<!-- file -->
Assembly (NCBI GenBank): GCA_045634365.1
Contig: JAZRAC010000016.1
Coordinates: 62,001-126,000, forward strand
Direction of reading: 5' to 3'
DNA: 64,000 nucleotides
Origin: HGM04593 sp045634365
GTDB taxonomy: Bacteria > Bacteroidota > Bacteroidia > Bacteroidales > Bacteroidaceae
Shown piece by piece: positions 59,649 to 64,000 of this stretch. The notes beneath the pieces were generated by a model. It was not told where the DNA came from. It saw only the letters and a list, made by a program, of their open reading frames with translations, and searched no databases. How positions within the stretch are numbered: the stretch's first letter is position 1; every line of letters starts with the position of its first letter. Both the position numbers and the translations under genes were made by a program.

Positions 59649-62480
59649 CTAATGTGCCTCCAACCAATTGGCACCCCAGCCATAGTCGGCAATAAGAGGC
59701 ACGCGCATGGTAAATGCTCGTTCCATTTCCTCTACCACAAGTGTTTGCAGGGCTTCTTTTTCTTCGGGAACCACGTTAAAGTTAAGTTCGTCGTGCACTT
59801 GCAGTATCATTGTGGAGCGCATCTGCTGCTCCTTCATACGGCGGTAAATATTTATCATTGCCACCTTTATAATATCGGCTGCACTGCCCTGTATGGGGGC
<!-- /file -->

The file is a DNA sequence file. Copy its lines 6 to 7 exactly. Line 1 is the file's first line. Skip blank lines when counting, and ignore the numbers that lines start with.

Origin: HGM04593 sp045634365
GTDB taxonomy: Bacteria > Bacteroidota > Bacteroidia > Bacteroidales > Bacteroidaceae